In North American and Canadian research literature, several studies explored the impact of mental health factors on academic attainment. They covered a whole spectrum of psychiatric disorders, and concluded that school dropout is not necessarily associated with motivational or institutional factors, but with serious social and cognitive impairments aroused by mental illness. Meldrum  confirmed the above hypothesis by revealing that up to 15% of Canadian students interrupted their studies for reasons of mental health. A recent study of a US national sample confirmed that 12 out of 17 psychiatric disorders were associated with subsequent failure to complete secondary education by the age of 18 . After controlling for potential confounders, the authors established that bipolar and conduct disorders were most consistently related to early school leaving. In fact, several studies concluded that there was a significant association between school dropout, Attention Deficit (Hyperactivity) Disorder/AD(H)D  and disruptive behaviour disorders, also known as externalizing disorders [13, 14]. For Kessler , the association with externalizing disorders was significant for males only, whereas so-called internalizing disorders were the most important psychiatric determinants of school dropout for females. Internalizing disorders include anxiety (specific phobia, social phobia, generalized anxiety disorder, panic disorder with or without agoraphobia, obsessive compulsive disorder and posttraumatic stress disorder) and mood disorders (major depressive disorder, bipolar disorder, dysthymia). In 2008, Fletcher  confirmed these findings by detecting a significant negative correlation between depression and high school attainment for females only; whereas Jonsson  did not observe any difference in gender.
In addition to the disorder categories mentioned above, substance abuse and dependence have significantly correlated with school dropout [13, 17, 18]. In their literature review, Townsend et al. analyzed 46 studies on the correlation between substance use and school dropout, and concluded that alcohol, tobacco and cannabis use had an impact on educational attainment and vice versa .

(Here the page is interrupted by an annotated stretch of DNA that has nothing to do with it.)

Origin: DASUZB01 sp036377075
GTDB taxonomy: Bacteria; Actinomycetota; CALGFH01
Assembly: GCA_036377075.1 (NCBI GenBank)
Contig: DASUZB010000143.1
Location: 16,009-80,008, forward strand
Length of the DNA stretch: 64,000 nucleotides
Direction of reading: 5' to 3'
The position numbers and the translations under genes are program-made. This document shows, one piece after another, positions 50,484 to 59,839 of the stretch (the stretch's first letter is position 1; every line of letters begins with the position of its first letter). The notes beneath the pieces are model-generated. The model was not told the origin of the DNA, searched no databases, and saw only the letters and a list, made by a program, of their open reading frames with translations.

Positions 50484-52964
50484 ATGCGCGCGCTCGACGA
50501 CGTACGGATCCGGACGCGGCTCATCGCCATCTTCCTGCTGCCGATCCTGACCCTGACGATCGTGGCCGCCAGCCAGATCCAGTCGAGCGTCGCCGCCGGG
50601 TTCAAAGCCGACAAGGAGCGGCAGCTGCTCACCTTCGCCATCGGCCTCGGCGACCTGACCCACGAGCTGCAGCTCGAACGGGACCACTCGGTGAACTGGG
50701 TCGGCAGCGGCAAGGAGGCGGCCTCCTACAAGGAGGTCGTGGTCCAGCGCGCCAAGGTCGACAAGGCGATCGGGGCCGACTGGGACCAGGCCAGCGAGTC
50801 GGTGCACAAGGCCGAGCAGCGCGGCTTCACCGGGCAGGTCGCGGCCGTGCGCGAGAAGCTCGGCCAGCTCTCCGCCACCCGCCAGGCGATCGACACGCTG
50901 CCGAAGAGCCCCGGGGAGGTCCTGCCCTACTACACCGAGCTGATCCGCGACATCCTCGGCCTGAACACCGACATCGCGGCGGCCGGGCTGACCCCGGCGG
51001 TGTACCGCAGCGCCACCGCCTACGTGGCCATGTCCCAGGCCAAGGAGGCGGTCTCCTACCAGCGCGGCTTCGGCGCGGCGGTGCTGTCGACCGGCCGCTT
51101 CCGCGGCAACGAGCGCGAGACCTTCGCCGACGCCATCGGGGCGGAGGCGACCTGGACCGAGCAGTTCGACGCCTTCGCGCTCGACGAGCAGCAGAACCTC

Regarding the consensus for a multifactorial approach to psychiatric disorders, we consider it crucial to investigate for risk factors and protective factors derived from the individual and social domains as well as interactions among those factors. Socioeconomic status (SES) was reported to have an impact on both mental health  and educational attainment . Indeed, among students with a low SES, 44% of school dropout could be attributed to psychiatric disorder, whereas the proportion increased to 61% for students with a high SES .
In the same way, family variables correlated with both mental health [23, 24] and education [25, 26]. In 1996, Bernstein and Borchardt analyzed different types of family composition in school refusal. They found out that communication and role behaviour seemed to be problematic in mother-only households . According to Bernstein, difficulties in role behaviour may reflect symptoms of separation anxiety in children, who refuse to leave home because they worry about or care for a physically or emotionally vulnerable parent .
In the light of previous research, we hypothesize that school dropouts have significantly more mental health problems than their peers who go to school. They are also more likely to report a poor socioeconomic background, negative school experiences (repeating classes, disciplinary measures, absenteeism, problematic relations with authority and peers) and difficulties in family functioning (task fulfilment, role performance, communication, affective expression, connectedness, control behaviour, values and standards).
The first objective of this research is to assess the type and prevalence of psychiatric disorders among early school leavers in Luxembourg and to compare the findings with those by a control group matched for gender, age, school and educational grade. If there is an association between mental illness and school dropout in Luxembourg, is it significant for only one psychiatric disorder or more (comorbid disorders)?
As a second objective, we aim to identify specific protective and risk factors derived from the individual and family domains by including school experiences, sociodemographic background and family variables (task fulfilment, role performance, communication, affective expression, connectedness, control behaviour and values and standards) in the analysis. These thematic analyses will establish which experiences are specific to school dropouts with mental health problems, which are specific to school dropouts without mental health problems, and which to students enrolled in regular secondary education.